Though many rulers often dominate and exploit people, Esther used her privilege to align with her despised people who were being oppressed by the powerful. Esther embodies leadership that defends the vulnerable, and becomes their deliverer. Unlike Haman, who was determined to destroy life, Esther was ready to give her life to save others. While Haman thought he could control the destiny of his enemies, Esther sought to become a deliverer, ready to die if necessary.
Esther’s self-sacrifice, humility, and holy wisdom make her one of the great leaders in Scripture. Because of her humility, courage, and trust in a providential possibility of salvation for her people, God used her to rescue His people—people who had not accepted His first offer of salvation when Cyrus earlier allowed the Jews to return to their homeland and rebuild their temple. Esther made intercession for her people and made possible the reversion of a death sentence.
No, God is not explicitly mentioned in the Book of Esther, but He graciously delivered His people who had chosen to remain in exile. And because “this story is in the canon of the Jews and subsequently the Christians, it is proper to believe that unseen power as God.”8 Through the person, work, and courage of Esther, the reader is given further understanding of the nature of divine kingship fulfilled in Jesus. And this is often how biblical theology is found—hidden in plain sight!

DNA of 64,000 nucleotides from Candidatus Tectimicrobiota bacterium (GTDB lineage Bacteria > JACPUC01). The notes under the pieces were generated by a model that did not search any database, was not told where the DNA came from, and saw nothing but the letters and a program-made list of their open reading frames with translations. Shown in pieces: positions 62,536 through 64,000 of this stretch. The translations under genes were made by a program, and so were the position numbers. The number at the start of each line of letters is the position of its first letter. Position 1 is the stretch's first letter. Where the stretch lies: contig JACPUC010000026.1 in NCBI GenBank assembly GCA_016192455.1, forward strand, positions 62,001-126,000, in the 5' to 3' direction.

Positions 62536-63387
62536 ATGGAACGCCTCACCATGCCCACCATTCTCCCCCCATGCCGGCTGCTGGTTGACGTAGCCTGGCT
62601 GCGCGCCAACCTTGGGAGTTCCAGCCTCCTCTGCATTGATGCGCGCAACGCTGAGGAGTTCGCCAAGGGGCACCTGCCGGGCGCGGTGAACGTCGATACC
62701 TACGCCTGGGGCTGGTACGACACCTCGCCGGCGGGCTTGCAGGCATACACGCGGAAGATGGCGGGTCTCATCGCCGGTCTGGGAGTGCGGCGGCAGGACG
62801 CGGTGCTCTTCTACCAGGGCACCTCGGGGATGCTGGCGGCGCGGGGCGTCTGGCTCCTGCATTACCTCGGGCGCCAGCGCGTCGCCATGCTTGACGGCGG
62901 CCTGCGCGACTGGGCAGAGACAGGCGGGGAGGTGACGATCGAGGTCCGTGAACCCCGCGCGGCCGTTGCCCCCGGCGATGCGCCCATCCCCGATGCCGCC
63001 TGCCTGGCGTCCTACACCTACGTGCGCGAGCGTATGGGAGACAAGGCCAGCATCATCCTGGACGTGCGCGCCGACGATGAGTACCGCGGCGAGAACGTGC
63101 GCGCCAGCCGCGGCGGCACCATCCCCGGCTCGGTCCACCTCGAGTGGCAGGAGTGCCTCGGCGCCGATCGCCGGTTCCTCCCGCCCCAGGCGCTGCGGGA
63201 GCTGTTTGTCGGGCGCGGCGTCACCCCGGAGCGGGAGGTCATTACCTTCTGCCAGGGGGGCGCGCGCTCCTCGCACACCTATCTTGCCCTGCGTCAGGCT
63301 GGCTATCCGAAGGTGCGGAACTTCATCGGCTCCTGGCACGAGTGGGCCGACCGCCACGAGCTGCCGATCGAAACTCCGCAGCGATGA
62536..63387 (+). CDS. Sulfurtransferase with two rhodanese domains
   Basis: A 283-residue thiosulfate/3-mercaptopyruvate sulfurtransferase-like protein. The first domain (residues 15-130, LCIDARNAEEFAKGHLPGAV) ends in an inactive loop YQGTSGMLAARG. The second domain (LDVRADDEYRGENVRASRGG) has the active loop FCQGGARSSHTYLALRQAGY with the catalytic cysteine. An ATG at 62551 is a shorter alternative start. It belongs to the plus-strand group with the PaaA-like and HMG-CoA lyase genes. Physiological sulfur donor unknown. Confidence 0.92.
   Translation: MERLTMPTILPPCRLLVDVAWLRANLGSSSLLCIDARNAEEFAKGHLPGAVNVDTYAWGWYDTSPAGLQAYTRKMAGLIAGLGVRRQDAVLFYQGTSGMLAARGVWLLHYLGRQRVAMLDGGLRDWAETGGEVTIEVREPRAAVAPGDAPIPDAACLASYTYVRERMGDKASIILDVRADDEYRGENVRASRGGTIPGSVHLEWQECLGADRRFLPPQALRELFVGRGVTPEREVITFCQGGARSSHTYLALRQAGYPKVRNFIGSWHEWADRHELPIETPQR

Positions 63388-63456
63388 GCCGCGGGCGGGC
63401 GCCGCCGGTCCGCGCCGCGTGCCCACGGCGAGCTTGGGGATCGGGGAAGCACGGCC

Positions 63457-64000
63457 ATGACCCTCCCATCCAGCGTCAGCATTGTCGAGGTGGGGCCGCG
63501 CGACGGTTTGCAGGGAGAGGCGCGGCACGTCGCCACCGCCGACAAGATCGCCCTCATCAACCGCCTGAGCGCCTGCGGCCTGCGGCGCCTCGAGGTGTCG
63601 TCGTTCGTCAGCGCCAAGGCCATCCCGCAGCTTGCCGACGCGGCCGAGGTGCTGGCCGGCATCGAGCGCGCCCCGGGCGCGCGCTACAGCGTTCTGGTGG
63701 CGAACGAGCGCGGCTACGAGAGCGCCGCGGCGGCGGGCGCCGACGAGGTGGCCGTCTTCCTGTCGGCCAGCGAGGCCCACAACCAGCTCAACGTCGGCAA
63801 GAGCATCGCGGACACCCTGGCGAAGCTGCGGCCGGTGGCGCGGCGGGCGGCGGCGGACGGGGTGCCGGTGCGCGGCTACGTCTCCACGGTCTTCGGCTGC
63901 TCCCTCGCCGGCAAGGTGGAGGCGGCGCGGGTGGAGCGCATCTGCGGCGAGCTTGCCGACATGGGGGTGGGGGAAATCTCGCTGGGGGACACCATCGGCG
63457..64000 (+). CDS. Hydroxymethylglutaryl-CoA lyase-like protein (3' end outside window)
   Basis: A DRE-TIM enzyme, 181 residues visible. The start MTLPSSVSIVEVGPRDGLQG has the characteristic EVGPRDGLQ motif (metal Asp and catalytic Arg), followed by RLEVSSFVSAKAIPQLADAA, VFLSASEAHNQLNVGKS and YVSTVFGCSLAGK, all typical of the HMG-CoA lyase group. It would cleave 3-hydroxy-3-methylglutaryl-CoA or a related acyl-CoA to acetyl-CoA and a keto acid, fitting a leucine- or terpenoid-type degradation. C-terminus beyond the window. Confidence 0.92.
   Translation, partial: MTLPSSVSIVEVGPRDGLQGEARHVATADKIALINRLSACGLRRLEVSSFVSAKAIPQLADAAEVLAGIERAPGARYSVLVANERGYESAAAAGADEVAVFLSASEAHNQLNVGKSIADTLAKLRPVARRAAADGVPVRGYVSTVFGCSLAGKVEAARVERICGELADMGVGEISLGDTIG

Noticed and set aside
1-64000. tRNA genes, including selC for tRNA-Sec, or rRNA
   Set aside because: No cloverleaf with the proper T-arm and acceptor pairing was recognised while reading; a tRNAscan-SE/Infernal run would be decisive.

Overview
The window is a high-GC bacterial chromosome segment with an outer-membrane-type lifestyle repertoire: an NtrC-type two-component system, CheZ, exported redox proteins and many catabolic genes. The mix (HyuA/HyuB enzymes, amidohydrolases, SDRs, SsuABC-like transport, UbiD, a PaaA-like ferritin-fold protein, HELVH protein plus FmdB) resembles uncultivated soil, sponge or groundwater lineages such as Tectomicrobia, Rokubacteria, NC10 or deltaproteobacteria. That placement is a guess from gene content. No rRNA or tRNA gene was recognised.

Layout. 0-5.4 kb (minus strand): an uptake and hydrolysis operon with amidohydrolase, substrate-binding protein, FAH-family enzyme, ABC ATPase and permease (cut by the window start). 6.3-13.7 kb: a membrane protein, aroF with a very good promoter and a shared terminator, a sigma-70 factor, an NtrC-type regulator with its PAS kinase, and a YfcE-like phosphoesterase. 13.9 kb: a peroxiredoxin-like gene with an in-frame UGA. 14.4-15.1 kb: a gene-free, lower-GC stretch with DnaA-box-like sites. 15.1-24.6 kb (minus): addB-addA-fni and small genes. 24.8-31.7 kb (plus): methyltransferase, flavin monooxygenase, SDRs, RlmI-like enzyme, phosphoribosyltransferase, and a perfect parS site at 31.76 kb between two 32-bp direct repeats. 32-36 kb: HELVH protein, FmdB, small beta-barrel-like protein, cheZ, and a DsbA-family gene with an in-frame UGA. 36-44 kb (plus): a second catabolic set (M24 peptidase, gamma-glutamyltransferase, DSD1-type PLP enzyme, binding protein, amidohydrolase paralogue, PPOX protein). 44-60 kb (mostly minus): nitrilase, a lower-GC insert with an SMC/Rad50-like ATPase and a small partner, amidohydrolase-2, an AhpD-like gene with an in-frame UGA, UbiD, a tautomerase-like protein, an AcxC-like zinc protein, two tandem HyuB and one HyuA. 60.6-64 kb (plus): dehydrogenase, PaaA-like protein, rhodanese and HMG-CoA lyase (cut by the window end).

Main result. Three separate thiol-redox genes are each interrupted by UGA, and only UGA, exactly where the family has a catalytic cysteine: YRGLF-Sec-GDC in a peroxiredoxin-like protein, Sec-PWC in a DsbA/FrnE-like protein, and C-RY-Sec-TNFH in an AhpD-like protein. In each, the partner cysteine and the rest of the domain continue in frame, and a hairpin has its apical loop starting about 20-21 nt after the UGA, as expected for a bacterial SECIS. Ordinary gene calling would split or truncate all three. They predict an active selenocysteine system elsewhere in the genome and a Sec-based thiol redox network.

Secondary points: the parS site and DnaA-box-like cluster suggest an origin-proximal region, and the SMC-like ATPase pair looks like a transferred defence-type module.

What we see in Esther’s life is found supremely in Jesus Christ—who delivers His children from their worst enemies, sin and death. Because of Jesus, believers can enter a certain rest, just as the Jews entered shalom and rest from their enemies because of Esther—the queen foreshadowing our deliverance from sin’s death sentence in Christ.
“Esther is the type of Jesus. She depicts the deliverer who brings about the reversal of circumstances for those on the underside, who brings them justice and equity, and who elevates them over those who would bring them nothing but dishonour. I am convinced that Esther represents a female Christ figure. This has huge implications, not only for any debate about female priesthood, but far more importantly for the role, place, value, equality and status of women in God’s universal, restored kingdom.”9
Michael Beckett is correct when he writes that the Book of Esther “deserves at least as much Christological interpretation as any other book of Scripture. Indeed, I believe that it possibly deserves more attention precisely because it is the ‘last’ historical book. It lays a foundation for our understanding of the work and presence of God in this world that needs to be held alongside the rest of the sacred history and provides a significant window into the mind and heart of Jesus. Jesus takes up all the themes and types of the sacred history. . . . Ultimately the Cross, at the heart of the at-one-ment, was totally unexpected, unacceptable and unattractive, and still is—precisely because Jesus allowed it to happen and refused to come down, and only thus demonstrated his authority and the promised deliverance.”10
The Esther narrative also illustrates the contrast between good and evil, between righteous and corrupt leadership. Haman and Xerxes provide a stark contrast to the noble and holy leadership of Queen Esther. She risks everything to confront Persia’s deadly laws, which call for genocide.